And where they touch, let's call it...


   ... "WE"!

The Philosopher in The Land of The Twelve Churches

Me and My Cat

Me:   I lost my husband suddenly,

It broke my heart.

Left me bereft,

Alone, comfortless.


You:   A black, fluffy kitten.

Abandoned, scared.

Rescued by Cats Protection

And named Fluffy.


Me:   Wanting another presence in the house.

Longing for something to love,

To cuddle.

Adopted you. 


You:   So nervous of the world,

Scared of the new.

Suspecting harm,

You would not be held. 

Me:   I spent time with you.

Played endless games.

Cared for you and gave you love.

Allowed you time to feel at home. 

You:   Found safe places to hide.

Carefully explored the house.

Cautiously ventured into the garden.

And slowly came trust and affection. 


We:   Now you touch your nose to mine.

A cuddle brings a purr.

We snuggle on the bed,

My head against your side,

The soft brush of your fur against my cheek,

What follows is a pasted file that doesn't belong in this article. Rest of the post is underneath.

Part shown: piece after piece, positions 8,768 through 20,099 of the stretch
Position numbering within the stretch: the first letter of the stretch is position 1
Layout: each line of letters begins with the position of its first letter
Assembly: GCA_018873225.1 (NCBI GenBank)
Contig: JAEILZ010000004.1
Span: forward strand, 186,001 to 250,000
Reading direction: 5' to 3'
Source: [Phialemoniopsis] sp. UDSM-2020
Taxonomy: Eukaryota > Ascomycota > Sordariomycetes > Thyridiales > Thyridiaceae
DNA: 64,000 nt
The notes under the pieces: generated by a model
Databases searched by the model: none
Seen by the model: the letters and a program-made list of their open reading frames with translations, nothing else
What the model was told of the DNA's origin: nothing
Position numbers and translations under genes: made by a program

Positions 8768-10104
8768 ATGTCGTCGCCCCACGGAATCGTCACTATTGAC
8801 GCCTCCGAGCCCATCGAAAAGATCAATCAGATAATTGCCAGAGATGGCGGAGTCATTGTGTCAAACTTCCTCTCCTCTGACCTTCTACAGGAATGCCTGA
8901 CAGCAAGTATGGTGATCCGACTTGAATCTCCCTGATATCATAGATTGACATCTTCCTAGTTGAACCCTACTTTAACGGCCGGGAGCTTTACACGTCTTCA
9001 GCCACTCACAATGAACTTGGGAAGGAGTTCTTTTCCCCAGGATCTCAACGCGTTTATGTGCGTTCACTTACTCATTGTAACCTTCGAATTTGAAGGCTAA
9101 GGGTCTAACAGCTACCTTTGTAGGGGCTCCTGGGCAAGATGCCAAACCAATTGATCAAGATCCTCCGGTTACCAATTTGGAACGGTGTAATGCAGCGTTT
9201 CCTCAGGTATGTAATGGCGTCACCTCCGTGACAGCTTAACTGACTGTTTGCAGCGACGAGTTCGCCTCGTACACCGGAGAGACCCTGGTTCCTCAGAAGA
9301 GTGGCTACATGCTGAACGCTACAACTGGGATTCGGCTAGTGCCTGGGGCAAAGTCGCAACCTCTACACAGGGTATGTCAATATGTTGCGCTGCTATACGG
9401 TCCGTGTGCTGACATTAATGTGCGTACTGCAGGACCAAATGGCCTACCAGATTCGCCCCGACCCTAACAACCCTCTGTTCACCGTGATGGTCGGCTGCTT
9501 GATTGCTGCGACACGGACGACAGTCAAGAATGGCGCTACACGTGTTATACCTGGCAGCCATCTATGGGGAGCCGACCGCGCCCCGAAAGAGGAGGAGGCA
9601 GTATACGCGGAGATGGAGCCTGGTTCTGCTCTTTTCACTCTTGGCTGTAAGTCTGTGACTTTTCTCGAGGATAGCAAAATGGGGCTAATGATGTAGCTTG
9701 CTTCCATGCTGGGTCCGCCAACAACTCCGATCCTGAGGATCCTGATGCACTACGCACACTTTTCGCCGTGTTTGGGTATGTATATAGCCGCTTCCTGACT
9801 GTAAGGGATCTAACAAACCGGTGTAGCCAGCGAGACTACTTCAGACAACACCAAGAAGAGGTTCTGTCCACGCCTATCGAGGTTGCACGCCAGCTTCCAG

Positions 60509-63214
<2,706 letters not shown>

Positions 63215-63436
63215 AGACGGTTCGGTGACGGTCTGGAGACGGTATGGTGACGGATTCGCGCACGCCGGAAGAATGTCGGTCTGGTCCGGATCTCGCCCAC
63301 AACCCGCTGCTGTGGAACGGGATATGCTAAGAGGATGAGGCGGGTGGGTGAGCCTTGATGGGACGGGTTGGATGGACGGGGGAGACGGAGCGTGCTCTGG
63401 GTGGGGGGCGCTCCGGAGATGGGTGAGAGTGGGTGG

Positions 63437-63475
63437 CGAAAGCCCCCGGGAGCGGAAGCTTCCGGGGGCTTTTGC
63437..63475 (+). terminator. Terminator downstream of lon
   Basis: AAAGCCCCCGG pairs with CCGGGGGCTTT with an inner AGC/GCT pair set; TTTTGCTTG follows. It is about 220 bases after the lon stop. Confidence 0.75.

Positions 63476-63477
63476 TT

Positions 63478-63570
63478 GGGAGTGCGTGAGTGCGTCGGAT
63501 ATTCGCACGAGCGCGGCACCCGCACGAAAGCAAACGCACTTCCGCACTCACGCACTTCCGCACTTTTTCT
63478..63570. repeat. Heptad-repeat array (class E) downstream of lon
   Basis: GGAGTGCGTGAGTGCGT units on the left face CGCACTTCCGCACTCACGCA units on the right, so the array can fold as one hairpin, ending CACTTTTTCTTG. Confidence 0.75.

The warmth of your small body,

The rumble of your purr.

A moment out of time,

Of unconditional love. 

Two broken souls healing together.

Chris Hanks



   Perhaps if there is any benefit in this unhinging 'Time of Corona' it will be the coming to a better understanding of what is important to us all as one group, to us in our different groups, and to each of us as an individual...

   ... and the re-acceptance that, as ever... 

“One man’s 'Mystery of The Sacred Water',

is simply the quenching of another man’s thirst.”

The stones are carved with snakes, and dragons’ tails,
The hood is silver-banded oak, and faced
With cedar shingles pierced with copper nails.
And, every day, a vessel-laden priest
Arrives, sets down his burden, genuflects,
Then, looking down, with certainty he’ll dream
The water’s surface far below reflects
All heav’nly goodness in its sluggish gleam.
He lovingly winds down a golden can
And revels in the splashing diamond shower.
He murmurs imprecations on the man
Who does not feel the sacred water’s power.

A thirsty traveller happens by anon
Scoops up a cup, drinks deep, and journeys on.

The Sacred Waterr in The Land of The Twelve Churches
Happy Christmas 2020 from Parish Pump in The Land of The Twelve Churches

A Poem for 2020

Fog’s a damned malignant thing,
That drifts and slides, and grips, and hides
And makes a misery of all;
But keep a watch, greet every dawn…
And sure as eggs is eggs
The clear sky comes again.


Maybe it is dark.

Sad, black, grey

In this world of ours.

People struggling,

Struggling to survive.

Jobs lost, people hungry.

Children suffering

Suffering through hunger.

Hunger that’s worldwide,

Hunger for warmth,

Hunger for a hug,